If you are in any way squeamish at the sight of meat or blood, or you’re a militant vegetarian/Greenpeace member, you probably want to skip this entry. Just scroll on down really quickly past the nasty pictures. If you like, there’s some photos of me making an ass of myself yesterday — but if you’ve already seen those, um… go buy a photo of mine?
Anyway, all links in this entry, apart from one, are ‘safe’. I’m not going to surprise you with some gory, nasty photo, don’t worry. There are at least two graphic photos in the entry itself though — you have been warned. Oh, and if you have no idea why I’m talking about the Faroe Islands, it’s because I’m going there next month!
The Faroe Islands, by virtue of being, literally, in the middle of frackin’ nowhere is a little stuck when it comes to food. Their first airport was built in 1942 by British forces; for the 1500 years leading up to the airport they had to sustain themselves through self-sufficiency alone. The poor island-dwellers haven’t been dealt a very good hand though (and why would people live there in the first place, anyway?): they have some grass, but due to the prevailing winds and inclement weather, the grass isn’t bountiful enough to rear cows for food. Above-ground vegetables are also hard to grow for the same reasons! They have potatoes, but even they are relatively recent import for Christ’s sake. Their primary food source is sheep, which account for something like 50% of their total diet.
(Not actually in the Faroes — just a doe-eyed sheep that I found in Wales years and years ago, which I’ve not shared before!)
Along with sheep, and by far their richest resource, they have the North Atlantic (which happens to be one of the cleanest bodies of water in the world). It’s positively stuffed full of fish and whales, both of which have been farmed for hundreds of years. They also eat seabirds, like puffins — but don’t worry, they’ve been sustainably hunted for 300 years and there are millions of them up there. Even the pilot whale, their whaling website hastens to add, is very gently farmed: an average of 950 have been caught in the last 10 years, which provides 30% of all meat produced in the Faroes! As you can imagine, very little goes to waste — even the blubber is used… or consumed! (If I sell enough Personalised Sebby Landscapes, I will eat whale blubber and photograph it, just for you guys.)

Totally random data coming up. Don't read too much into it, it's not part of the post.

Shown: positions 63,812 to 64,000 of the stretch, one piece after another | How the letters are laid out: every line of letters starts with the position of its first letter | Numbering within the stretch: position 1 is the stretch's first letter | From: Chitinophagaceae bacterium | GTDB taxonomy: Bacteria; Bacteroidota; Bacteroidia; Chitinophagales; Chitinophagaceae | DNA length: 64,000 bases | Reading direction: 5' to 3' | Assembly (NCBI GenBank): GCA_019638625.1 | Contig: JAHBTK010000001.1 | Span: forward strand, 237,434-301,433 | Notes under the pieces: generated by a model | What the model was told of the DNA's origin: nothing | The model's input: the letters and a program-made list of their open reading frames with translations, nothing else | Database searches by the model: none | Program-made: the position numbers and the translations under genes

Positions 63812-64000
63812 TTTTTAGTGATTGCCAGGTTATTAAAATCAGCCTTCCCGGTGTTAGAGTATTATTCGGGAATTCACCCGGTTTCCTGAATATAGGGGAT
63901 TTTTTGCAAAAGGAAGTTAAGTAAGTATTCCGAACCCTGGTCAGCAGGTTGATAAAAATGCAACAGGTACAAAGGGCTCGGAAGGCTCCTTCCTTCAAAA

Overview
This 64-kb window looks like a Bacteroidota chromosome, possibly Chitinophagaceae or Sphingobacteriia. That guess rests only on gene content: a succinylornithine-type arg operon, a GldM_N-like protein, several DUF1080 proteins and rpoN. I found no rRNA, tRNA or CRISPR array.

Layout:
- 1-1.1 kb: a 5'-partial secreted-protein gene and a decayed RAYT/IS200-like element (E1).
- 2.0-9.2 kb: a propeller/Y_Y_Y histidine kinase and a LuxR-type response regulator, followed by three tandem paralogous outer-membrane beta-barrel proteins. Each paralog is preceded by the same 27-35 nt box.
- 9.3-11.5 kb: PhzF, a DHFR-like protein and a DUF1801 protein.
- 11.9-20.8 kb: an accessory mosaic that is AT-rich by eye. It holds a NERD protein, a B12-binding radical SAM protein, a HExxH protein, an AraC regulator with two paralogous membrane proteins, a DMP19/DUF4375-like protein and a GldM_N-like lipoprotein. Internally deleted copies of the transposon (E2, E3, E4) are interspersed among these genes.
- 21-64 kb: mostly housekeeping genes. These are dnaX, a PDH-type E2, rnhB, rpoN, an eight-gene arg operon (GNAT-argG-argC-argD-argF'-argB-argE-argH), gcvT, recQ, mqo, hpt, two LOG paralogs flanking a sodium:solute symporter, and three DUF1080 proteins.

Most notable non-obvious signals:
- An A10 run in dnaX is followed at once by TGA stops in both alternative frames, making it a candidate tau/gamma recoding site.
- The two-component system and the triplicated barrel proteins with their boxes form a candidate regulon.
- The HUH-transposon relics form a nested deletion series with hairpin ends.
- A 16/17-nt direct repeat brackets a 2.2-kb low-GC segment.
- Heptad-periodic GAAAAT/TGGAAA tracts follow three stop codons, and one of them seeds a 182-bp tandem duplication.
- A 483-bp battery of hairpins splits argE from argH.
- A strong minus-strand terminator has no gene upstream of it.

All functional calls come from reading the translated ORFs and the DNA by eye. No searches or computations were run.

With their four food types out of the way — sheep, fish, bird and whale — I’m now going to wow you with their delicacies. I use the term ‘delicacy’ loosely. Even my Faroese friends tell me that most of these foods should be eaten with your eyes shut and a clothes peg across the bridge of your nose. Only push onwards if you’re interested in what a smoked sheep looks like; you have been warned… again!
In the Faroes the entire concept of artistic, culinary prowess is foreign. Only in recent years, since the second World War, have international dishes begun to pop up (like pizza). Food preparation in the Faroes is rarely anything other than functional. Now, moving on: if you’re a cook yourself, or you studied biology at school, you probably know that salt is a very good preservative. In fact, it was the only preservative we had for hundreds of years! Sailors had big barrels of fish and meat, heavily salted and Old Worlde travellers would often carry salted meat jerky. And up in the Faroes… they have salty wind! Lots and lots of salty wind.
I wish I was making this up but, in the Faroes, meat preparation and preservation — the age-old and finest tradition, the most elite way to cure meat and fish — is to hang it in the salty sea air. While hanging meat is nothing new — we normally do it with smoke, instead of all-natural home-reared ‘salt air’… — the Faroese have gone one further!
They hang whole sheep up. For days and even weeks, they slice that sucker open and hang it up to dry. And, if you go the whole hog and hang it for over a year and eat it raw, you get the finest of all Faroese delicacies: Skerpikjøt.
Yum (you have to admit, it looks truly awesome). Such is the prevalence and popularity of hanging meat, most Faroese houses have out-buildings called ‘hjallur’ that are dedicated to wind-drying. I don’t know if they hang them for months to bring out the flavour, or if they’re just too lazy to light a fire. I’ll be sure to sample it when I visit next month.
As I’ve already hinted, due to their dreary desolation in the middle of the Atlantic, nothing is wasted on the Faroe Islands. They eat whale blubber, something most people will find revolting (though, it’s the same as eating pork rind, no?) but perhaps more disgustingly the only bit of sheep that they have deemed ‘inedible’ is the current contents of its stomach…
(Click here to see the sheep’s head. I didn’t feel comfortable putting it right here on my blog… it’s pretty grim. My inner connoisseur appreciates the two potatoes laid daintily by its side though…)
Yup, brains and eyeballs. And I suppose they eat the intestines too… the Faroese really get love value for money! It also seems they eat a lot of mutton, rather than lamb, so I assume they milk the sheep for years before finally butchering them. If any vegetarians are still reading, I hope you’re impressed with their very efficient use of livestock!
Finally, though I’m not sure if it’s true (my Faroese friends might be playing a mean trick on me), the epitome of blue-ribbon, Michelin-star Faroese catering is… stuffed puffin! But try as I might, this is the best photo I could find of a stuffed puffin.
So, to conclude, the Faroe Islands don’t actually haev any real delicacies. Just really old-school ways of preparing food that some wise-ass Tourism Department decided to label as ‘delicacies’. Smart, cruel bastards.